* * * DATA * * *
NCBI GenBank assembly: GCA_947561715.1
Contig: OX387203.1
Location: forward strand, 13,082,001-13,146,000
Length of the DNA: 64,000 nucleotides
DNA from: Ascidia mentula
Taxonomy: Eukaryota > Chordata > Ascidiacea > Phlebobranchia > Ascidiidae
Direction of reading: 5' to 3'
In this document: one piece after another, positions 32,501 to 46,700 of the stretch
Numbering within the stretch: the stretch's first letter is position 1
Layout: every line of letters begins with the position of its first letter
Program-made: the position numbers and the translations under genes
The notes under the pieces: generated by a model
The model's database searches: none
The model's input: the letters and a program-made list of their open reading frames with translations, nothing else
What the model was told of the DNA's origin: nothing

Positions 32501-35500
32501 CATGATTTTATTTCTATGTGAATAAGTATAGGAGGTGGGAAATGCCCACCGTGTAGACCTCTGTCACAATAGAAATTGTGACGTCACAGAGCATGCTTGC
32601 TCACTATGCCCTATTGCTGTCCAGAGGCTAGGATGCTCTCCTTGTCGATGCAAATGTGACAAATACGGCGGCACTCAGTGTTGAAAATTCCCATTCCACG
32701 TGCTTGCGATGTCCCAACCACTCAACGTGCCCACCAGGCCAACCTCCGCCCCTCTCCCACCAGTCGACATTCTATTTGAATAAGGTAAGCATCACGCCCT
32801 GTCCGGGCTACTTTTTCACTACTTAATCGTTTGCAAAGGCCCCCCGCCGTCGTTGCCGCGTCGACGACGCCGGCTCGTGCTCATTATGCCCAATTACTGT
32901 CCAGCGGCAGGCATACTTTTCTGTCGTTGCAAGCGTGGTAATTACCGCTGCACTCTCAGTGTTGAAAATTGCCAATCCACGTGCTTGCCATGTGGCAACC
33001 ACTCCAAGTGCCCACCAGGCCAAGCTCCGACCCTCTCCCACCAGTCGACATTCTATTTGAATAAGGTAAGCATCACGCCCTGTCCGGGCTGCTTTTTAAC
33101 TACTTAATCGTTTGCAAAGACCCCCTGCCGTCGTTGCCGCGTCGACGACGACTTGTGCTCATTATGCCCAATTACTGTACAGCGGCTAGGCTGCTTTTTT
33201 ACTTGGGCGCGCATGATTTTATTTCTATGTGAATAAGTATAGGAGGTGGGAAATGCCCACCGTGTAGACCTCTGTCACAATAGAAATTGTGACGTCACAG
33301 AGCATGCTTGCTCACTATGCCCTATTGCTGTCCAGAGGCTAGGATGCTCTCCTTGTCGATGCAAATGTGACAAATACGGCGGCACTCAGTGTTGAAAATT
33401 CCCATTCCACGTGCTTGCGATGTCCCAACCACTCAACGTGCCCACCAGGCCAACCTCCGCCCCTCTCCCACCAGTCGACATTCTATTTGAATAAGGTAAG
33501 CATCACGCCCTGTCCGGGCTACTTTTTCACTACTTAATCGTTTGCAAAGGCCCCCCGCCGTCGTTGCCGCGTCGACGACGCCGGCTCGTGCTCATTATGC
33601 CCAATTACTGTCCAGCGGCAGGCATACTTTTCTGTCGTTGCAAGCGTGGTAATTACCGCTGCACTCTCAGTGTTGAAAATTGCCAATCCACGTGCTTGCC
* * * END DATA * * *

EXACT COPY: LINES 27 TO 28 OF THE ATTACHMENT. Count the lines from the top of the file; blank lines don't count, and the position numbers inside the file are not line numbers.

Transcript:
33501 CATCACGCCCTGTCCGGGCTACTTTTTCACTACTTAATCGTTTGCAAAGGCCCCCCGCCGTCGTTGCCGCGTCGACGACGCCGGCTCGTGCTCATTATGC
33601 CCAATTACTGTCCAGCGGCAGGCATACTTTTCTGTCGTTGCAAGCGTGGTAATTACCGCTGCACTCTCAGTGTTGAAAATTGCCAATCCACGTGCTTGCC